The Glory of the Past and the Commotion of the Present
We are a distracted people – and by distracted, I don’t merely mean that we are momentarily preoccupied, rather we are incapable of focus. A recent study from Microsoft measures the modern human attention span at a mere 8 seconds … less than that of a goldfish and more akin to a bee or a fruit fly. Our ability to concentrate has deteriorated in proportion to our obsession with digital devices and applications which have had a pronounced effect on the human brain. Modern attempts at coherent thought are regularly disrupted by texts, emails, social media alerts, or some other restless and twitchy digital distraction.
This sets forth the question of our time … how shall we preserve the glory of our past when we are preoccupied with the commotion of our present?
Consider those fundamental things that required more than 8 seconds of coherent thought … The American Revolution, the US Constitution, the Declaration of Independence, the Emancipation Proclamation, the Women’s Suffrage Movement, the Civil Rights Movement, Space Travel, and The Internet. And then there are the great works of literature that are neither character-limited nor condensed: The Scarlet Letter, The Great Gatsby, The Red Badge of Courage, Middlemarch, Wuthering Heights, Anna Karenina, The Fountainhead, Brave New World, The Catcher in the Rye, etc.
These enduring masterworks capture the conversations of their time, but what about our time? In what section of what library will they house our collections? In what galleries will they display our still-lifes and landscapes? In what halls will they play our sonatas and concertos?
Our moment in time is fraught with disruption, detachment and the transmission of so much information that we have lost our words, folded our easels, and silenced our symphonies. We have forfeited precious, human relationships for vapid, digital connections and snubbed a mortal embrace for the cold tap of a soulless automaton. While we walk in the shadow of the inspired minds of Shakespeare, Tolstoy, Bronte, Dickens, Nabokov, Woolf and Eliot - our progress has come at the price of creative expression. The poetry of our time has been deadened by touchpads and dumbed down by smartphones as our metaphors and allegories have slipped somewhere beneath the protective film of our iPad Air and the haptic engine of our Apple Watch.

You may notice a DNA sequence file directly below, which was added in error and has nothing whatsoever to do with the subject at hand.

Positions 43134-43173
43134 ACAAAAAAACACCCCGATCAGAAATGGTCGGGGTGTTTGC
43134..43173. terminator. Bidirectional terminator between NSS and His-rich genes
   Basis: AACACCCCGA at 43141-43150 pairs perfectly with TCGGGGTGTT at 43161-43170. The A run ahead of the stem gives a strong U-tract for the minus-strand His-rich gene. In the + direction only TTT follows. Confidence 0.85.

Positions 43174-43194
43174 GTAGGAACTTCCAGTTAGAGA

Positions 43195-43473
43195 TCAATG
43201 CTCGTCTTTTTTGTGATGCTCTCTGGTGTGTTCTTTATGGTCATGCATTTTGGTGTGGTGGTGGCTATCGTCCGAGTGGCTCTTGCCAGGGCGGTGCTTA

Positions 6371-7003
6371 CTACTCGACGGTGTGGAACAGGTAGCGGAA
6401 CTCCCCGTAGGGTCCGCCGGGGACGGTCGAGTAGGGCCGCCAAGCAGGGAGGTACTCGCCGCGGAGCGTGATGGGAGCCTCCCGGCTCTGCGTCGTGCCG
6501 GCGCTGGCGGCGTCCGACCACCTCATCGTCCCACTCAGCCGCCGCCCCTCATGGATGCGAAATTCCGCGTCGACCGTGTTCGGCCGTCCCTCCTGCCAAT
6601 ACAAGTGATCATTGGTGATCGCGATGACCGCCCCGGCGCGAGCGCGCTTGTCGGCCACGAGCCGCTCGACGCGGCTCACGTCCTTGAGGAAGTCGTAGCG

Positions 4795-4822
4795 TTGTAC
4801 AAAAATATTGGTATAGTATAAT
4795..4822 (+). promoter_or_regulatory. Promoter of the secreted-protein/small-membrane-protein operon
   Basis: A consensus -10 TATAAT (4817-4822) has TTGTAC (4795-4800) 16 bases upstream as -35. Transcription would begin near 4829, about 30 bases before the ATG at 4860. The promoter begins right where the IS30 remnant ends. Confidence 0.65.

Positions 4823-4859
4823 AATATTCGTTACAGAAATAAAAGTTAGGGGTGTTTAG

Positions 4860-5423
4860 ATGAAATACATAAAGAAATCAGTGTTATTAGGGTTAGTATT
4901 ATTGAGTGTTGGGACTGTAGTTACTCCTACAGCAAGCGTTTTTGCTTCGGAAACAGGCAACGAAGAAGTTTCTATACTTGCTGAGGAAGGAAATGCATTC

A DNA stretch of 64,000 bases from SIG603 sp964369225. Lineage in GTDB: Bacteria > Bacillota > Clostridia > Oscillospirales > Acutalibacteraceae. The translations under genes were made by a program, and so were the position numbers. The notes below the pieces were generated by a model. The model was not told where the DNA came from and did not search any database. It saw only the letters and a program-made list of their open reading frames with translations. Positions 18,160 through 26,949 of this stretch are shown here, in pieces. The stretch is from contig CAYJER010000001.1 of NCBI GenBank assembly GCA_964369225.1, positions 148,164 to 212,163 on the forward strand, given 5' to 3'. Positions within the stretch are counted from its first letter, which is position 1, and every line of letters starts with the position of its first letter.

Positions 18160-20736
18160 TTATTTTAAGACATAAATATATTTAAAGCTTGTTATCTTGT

Every generation seeks to escape the limitations of the human condition by crafting a unique story. There are no short-cuts … not even for us. Siri is not going to chronicle our times. We cannot Roomba through the halls of modern consciousness or Uber our heart back home. We will not find our “mind’s eye” shared on Instagram or our heart’s desire booked into a $99/per night spare bedroom on Airbnb.
At some point, we have to address the meaning of contemporary life and the emotion of modern existence as so many societies, generations and civilizations have before us … or our very short stint on planet earth and our very small moment on the human stage may very well be deemed inconsequential.